Philippians 1:3-11

Do you ever wish you were like Robinson Crusoe, living alone on a
desert island away from difficult people? Would that be paradise to
you?

The apostle Paul came to realize his
need for other people. When Paul came into a relationship with the
person of Christ, he moved from a user of people to a lover of
people. Writing from a Roman prison cell in A.D. 61, Paul was near
death, inflicted with pain, acutely aware of persecution, yet foremost
for him were his relationships.

From Paul’s example and his writings we can learn what it takes to enjoy the people in our lives.

Thank God for the people in your life (v. 3).

At
Philippi, Paul was arrested illegally, whipped, humiliated, and
thrown in prison. Yet when he looked back he doesn’t dwell on the
negative experiences, he thought of his friends. And for them he gave
thanks. Paul wanted to leave no doubt about his gratitude for the
people in his life.

Thankfulness is an
exquisite form of courtesy. People who enjoy the companionship of good
close friends are quick to thank their friends for their many
expressions of kindness.

Become a team in a venture together (v. 5).

The
Philippians weren’t just friends they were co-laborers in spreading
the message of Jesus Christ, fighting along side. They were a team.

Team
is reflected in the word partnership translated from the Greek
koinonia. The word is translated as partnership, fellowship,
communion, fellow-working, and sharing together. It means sharing or
participating with someone in an experience.

When
I think of the team that Paul had in the first century, I’m reminded
of the team that the modern day Paul, Billy Graham, has today. The
world famous evangelist has done more for the cause of Christ in the
modern era than anyone alive. Yet Mr. Graham has had a terrific team
including the likes of Cliff Barrows, Bev Shea, and Grady Wilson.
They have been with him since the beginning of Mr. Graham’s ministry.
I suspect he would say he could not have accomplished all that he has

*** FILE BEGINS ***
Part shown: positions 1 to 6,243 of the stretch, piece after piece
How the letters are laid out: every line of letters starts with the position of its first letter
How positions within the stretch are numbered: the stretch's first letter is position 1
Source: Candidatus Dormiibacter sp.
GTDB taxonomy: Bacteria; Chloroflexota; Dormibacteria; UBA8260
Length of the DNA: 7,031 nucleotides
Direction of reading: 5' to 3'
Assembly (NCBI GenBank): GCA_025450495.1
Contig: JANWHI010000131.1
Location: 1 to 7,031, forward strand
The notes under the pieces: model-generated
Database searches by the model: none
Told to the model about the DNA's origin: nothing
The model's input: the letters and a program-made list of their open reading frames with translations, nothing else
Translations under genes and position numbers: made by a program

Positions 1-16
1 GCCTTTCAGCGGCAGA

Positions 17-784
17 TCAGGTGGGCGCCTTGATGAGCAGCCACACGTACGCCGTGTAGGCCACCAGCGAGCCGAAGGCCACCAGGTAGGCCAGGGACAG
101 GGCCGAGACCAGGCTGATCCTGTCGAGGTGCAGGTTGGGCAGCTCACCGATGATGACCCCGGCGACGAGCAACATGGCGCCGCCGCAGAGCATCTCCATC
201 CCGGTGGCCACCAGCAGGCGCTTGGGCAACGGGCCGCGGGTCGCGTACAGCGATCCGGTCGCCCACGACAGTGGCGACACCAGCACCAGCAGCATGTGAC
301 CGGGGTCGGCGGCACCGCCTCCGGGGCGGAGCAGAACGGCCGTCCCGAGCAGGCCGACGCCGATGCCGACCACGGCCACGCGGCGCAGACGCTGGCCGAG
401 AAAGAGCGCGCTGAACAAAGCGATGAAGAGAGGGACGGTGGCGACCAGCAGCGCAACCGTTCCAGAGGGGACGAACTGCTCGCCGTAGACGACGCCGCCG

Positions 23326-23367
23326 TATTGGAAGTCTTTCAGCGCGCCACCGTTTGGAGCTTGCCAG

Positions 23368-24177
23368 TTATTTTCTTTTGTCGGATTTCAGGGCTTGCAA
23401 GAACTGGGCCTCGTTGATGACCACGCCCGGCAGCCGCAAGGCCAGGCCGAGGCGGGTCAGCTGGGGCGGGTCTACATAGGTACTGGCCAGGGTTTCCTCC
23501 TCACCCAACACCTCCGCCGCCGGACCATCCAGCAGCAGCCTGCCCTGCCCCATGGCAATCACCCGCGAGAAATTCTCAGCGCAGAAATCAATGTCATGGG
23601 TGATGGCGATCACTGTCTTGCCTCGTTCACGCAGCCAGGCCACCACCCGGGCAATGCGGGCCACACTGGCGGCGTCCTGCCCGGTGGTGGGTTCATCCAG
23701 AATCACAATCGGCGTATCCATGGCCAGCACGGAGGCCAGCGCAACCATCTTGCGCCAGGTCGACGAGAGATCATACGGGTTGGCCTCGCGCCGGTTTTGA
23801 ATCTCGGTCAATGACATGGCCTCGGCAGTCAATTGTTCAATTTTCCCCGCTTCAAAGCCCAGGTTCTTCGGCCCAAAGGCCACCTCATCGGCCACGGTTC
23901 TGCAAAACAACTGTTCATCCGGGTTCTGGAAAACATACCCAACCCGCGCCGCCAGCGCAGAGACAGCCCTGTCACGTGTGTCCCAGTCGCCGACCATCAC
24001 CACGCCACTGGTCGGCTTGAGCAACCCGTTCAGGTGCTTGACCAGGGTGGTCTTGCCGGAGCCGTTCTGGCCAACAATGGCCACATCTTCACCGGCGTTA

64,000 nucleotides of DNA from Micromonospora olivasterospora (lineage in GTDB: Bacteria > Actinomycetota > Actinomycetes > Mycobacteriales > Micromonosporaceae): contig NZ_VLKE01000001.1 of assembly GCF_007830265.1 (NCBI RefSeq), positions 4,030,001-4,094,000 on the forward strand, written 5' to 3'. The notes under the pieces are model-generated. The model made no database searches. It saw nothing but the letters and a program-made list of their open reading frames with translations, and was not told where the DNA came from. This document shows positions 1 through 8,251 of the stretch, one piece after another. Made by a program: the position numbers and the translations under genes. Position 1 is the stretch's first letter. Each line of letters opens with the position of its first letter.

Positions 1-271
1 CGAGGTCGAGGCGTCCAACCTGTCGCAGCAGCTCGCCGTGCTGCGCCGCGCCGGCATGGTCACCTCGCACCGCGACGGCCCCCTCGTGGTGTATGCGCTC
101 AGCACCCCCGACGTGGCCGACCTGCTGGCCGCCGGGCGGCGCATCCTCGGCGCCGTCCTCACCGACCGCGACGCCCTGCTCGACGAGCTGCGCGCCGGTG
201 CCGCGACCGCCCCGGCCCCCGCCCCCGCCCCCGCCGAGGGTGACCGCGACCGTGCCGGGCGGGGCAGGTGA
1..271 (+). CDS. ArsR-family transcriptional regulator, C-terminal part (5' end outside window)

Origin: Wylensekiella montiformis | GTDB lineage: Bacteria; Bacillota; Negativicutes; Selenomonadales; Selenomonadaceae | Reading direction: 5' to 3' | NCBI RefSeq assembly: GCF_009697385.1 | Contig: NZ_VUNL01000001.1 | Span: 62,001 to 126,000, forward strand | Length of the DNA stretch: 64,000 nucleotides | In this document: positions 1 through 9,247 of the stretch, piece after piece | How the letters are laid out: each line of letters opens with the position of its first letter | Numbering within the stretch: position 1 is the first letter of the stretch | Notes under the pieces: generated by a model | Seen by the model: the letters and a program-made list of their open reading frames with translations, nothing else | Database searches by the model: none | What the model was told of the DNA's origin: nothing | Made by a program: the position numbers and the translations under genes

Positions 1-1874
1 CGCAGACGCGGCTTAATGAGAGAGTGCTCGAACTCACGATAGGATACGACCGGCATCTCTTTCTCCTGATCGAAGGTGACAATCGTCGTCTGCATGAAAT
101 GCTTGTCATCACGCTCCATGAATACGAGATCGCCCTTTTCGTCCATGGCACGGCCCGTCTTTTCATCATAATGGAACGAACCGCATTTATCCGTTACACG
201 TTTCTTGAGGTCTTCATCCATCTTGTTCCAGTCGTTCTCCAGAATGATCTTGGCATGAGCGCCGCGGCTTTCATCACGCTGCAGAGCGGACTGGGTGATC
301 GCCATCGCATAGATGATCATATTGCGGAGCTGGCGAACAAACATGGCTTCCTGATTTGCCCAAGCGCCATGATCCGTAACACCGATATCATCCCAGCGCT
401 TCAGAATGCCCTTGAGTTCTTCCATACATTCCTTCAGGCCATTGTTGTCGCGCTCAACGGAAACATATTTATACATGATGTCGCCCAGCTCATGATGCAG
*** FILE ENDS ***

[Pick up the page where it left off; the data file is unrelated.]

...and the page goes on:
without this group of gifted and talented teammates. They have been
with him to support, share the work, and encourage each other.

Be patient with their progress (v. 6).

When
Paul looked at the people in his life, he looked at their future and
their potential. Paul knew that what God starts, God finishes. The
words began and completion are like bookends of life. They were
technical terms that were used to indicate the beginning and ending
of sacrifices. The One who lives within them has started or begun a
good work in their lives (past tense), and will continue this work
(present tense) until the day of Jesus Christ will complete it (future
tense). Or as someone once wrote of God, “The work You have in me
begun/ Will by Your grace be fully done.” Paul believed God had the
power to change human personality.

We can
do much to encourage and affirm the people in our lives. It helps to
remember not just how far they have to go, but how far in which they
have come.

Be affectionate from the heart (vv. 7-8).

The
word affection means bowels. In the first century it was believed
that the intestines, the stomach, the liver held the most tender
parts of human emotions. Regardless of its source, Paul loved these
people with tender affection and devotion.

If
people aren’t on our hearts, they’re on our nerves. When we love from
the heart it changes the people in our lives and us.

Practice positive praying (vv. 4, 9-11).

Notice
the repetition of the word all: All my prayers . . . all of you . . .
always with joy. That means that every time Paul prayed he prayed for
all his friends with the spirit of delight.

Praying
for the people in your life will change your attitude and change
them. People may resist our advice, spurn our appeals, reject our
suggestions, not listen to our help; but they are powerless against
our prayers.

___________________
Sermon
brief provided by: Rick Ezell, a pastor and author in
Naperville, IL

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